A training room-turned-private venue inside Fender’s Factory has been put through the paces by rock legends.

Corona, CA (September 4, 2019)—The Fender Factory—where the guitar manufacturer offers its standard and limited edition instruments—recently named a 120-capacity training room with a stage after Def Leppard guitarist Phil Collen, commemorating the multiple times the Rock and Roll Hall of Famer has stopped in to visit and even perform in the room.

Fender’s IT support supervisor Steph Maffei explained, “This all started when Fender gave me about a day’s notice to bring in my P.A. gear because Phil Collen was coming. We did it in this training room that holds about 120 and has a stage on one side. The show went well, and it inspired me to optimize the room for concerts, name it after Phil and surprise him the next time he showed up. Our other conference rooms are named for famous guitarists, and Phil lives nearby and comes over often.”

Music, Etc.: Def Leppard Reignites The Spark

Maffei felt a TouchMix-16 was a good match for the room, noting, “At our office, we often find ourselves doing guerrilla-style sound because artists drop in on short notice, so the input presets are key. We start by calling up a factory preset for the type of instrument or vocal on each channel, and between those and the Room Tuning Wizard, we do almost no tweaking from there. It’s easy to use for staff members who aren’t trained as audio engineers, and it really doesn’t take much effort to get a great sound.”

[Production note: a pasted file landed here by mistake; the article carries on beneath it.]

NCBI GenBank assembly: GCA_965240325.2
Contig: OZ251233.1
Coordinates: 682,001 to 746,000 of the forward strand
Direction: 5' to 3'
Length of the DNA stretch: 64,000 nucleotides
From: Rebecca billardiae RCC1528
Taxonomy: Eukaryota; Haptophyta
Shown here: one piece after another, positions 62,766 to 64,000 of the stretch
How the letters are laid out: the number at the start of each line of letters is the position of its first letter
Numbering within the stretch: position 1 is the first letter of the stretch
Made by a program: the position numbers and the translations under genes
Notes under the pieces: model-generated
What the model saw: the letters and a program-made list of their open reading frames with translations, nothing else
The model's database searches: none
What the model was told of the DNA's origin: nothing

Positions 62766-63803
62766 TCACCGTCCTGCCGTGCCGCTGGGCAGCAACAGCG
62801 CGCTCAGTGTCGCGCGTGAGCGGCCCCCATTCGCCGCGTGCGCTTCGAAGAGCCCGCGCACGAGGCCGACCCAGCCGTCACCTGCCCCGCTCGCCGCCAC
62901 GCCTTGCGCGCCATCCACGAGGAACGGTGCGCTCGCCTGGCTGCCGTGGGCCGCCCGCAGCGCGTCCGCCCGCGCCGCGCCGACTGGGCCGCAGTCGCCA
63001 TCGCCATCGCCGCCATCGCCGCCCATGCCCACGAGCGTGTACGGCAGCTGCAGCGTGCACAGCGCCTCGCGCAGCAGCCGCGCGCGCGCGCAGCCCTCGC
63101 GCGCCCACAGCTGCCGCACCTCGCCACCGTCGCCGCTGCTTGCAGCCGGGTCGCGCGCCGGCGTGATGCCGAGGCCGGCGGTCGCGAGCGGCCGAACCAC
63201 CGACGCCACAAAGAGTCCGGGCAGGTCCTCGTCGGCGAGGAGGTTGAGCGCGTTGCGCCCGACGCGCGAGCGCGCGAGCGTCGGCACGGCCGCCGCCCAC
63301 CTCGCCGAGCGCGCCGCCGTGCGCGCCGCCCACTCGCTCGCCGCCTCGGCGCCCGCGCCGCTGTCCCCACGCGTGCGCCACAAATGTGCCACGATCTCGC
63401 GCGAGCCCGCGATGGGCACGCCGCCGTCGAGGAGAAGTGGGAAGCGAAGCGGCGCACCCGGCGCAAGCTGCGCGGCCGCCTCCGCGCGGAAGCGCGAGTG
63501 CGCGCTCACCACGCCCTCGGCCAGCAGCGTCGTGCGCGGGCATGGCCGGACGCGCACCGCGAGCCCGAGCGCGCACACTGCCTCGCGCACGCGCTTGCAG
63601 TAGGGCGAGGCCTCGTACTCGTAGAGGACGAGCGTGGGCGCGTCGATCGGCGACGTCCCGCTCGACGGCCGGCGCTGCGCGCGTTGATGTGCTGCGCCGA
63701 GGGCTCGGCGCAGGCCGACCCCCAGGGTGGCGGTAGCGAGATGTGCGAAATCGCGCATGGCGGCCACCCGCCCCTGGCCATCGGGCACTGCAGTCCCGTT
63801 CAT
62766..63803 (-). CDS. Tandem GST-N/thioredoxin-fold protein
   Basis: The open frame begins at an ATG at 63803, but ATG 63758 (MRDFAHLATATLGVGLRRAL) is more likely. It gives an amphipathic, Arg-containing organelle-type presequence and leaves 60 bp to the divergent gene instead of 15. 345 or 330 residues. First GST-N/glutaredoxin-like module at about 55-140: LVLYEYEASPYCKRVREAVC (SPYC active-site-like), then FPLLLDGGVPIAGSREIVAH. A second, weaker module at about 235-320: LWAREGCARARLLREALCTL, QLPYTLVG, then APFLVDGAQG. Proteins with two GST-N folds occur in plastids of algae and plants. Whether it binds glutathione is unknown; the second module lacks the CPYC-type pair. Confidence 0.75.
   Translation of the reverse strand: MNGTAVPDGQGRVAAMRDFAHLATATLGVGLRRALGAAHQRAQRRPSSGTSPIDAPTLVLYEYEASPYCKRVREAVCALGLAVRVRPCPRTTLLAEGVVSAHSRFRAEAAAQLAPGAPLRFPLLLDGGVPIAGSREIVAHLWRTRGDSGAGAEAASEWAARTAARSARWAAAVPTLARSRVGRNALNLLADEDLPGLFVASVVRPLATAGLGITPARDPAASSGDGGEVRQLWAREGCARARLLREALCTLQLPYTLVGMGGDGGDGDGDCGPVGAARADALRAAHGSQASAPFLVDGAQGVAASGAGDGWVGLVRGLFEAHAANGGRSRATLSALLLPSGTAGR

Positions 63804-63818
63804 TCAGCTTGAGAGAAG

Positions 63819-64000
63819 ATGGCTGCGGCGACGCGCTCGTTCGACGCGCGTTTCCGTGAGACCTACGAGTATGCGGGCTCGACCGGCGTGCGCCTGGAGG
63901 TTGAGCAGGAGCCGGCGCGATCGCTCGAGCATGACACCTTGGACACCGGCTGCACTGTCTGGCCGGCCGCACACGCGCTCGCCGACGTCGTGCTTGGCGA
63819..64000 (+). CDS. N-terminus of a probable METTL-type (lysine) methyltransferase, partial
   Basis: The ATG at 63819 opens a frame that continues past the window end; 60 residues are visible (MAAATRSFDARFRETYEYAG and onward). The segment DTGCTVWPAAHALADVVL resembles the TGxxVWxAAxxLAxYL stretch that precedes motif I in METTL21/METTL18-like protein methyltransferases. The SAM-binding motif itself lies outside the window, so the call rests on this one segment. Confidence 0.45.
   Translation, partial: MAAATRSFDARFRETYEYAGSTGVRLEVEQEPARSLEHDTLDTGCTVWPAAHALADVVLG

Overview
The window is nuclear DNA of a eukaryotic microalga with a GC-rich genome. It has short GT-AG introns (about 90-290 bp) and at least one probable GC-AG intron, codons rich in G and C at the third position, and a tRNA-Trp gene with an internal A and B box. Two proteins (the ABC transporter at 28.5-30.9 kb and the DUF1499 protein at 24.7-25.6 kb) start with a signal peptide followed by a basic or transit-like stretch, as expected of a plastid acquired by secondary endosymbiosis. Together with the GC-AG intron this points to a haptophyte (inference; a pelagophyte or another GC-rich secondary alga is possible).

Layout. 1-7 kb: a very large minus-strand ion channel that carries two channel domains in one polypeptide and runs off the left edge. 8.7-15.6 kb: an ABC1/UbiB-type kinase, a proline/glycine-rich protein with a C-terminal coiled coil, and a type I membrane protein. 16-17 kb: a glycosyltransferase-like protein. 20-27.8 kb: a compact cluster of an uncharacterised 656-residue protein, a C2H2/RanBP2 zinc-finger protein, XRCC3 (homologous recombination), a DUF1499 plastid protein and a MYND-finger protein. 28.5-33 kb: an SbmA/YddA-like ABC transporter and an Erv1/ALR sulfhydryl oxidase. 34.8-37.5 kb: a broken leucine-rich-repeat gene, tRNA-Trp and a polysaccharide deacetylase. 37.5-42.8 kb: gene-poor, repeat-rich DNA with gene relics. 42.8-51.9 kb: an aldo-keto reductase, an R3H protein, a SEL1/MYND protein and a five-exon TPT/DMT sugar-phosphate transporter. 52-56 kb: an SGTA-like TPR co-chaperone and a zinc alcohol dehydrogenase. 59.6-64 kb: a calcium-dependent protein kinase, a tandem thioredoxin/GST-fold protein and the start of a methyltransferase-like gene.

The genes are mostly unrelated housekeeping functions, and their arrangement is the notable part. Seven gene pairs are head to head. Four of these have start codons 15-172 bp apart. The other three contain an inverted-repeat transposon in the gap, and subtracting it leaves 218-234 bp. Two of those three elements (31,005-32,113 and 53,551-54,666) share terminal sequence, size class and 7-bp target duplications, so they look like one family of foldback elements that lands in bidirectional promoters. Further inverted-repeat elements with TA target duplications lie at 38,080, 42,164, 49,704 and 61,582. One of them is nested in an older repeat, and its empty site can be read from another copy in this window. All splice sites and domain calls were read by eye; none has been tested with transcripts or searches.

The room’s layout made the TouchMix’s ability to be remotely controlled from an Apple iOS or Android device essential. “I mounted the TouchMix-16 on the wall behind the stage in a lockable SKB case, so it would be easy to plug in mics and instruments without running a snake,” he explains. “Then, I could just sit in the back where the lighting controller is and mix from an iPad.”

Rudess’ KeyFest Turns to QSC at Sweetwater

When Collen came to play, his side project, Delta Deep, came along for the occasion. “It’s a four-piece band,” Maffei details, “and I took direct outs into the TouchMix from the bass player (standard DI box) and from Phil’s Fender Cyber Twin modeling amp (using a Radial JDX), which is one we made years ago. Drums were picked up using the Yamaha EAD 10 (which is a kick trigger and X-Y mics that feed a digital drum brain), which also went direct to the TouchMix. Then, four vocal mics. Nothing was bleeding into anything else. The sound in the room was like being at a stadium show, only better because things were more intimate.”

Want more information like this? Subscribe to our newsletter and get it delivered right to your inbox.

The gig was shot on video and Maffei captured a multi-track recording using only the TouchMix’s preamps and built-in features on a USB stick for the production. “Phil and bass player Craig Martini went back to his house and imported all the tracks into Logic Pro to do the ‘final’ mix. After listening to it a bunch of times, they told me, ‘We can’t do anything to fix this because it’s already perfect.’ It’s such a great compliment. Given the multi-platinum albums Phil has played on, if he says something is perfect, I believe him.”

Delta Deep, visit www.deltadeep.net

Fender Custom Shop • www.fendercustomshop.com

QSC • www.qsc.com